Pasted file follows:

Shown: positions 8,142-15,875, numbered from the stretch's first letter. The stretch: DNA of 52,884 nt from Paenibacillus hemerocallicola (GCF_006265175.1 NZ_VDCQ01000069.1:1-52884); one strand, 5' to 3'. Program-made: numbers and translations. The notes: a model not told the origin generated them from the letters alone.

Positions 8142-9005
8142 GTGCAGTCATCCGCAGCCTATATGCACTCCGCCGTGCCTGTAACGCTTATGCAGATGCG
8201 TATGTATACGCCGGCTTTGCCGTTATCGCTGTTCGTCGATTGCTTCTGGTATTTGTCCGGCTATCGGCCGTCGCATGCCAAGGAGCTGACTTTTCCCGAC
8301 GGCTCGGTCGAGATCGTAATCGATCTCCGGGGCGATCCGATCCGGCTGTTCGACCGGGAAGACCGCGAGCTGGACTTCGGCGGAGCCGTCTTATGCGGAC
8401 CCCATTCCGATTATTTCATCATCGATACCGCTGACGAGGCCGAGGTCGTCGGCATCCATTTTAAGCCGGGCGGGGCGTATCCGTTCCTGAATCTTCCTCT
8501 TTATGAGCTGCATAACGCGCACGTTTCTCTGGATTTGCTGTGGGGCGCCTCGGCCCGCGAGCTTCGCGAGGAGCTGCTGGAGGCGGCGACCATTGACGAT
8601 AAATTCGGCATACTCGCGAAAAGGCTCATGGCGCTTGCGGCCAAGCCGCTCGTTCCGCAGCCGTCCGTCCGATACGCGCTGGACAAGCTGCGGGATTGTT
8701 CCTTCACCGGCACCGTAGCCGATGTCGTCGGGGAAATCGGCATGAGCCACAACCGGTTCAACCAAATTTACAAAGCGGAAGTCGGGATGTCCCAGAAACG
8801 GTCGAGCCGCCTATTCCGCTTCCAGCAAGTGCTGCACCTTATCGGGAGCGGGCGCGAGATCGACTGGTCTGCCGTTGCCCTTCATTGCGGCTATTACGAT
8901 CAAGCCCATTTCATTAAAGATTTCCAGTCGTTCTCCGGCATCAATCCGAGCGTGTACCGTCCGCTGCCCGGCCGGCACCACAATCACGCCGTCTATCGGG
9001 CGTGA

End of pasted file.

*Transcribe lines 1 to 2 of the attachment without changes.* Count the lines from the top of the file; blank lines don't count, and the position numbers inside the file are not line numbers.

Shown: positions 8,142-15,875, numbered from the stretch's first letter. The stretch: DNA of 52,884 nt from Paenibacillus hemerocallicola (GCF_006265175.1 NZ_VDCQ01000069.1:1-52884); one strand, 5' to 3'. Program-made: numbers and translations. The notes: a model not told the origin generated them from the letters alone.

Positions 8142-9005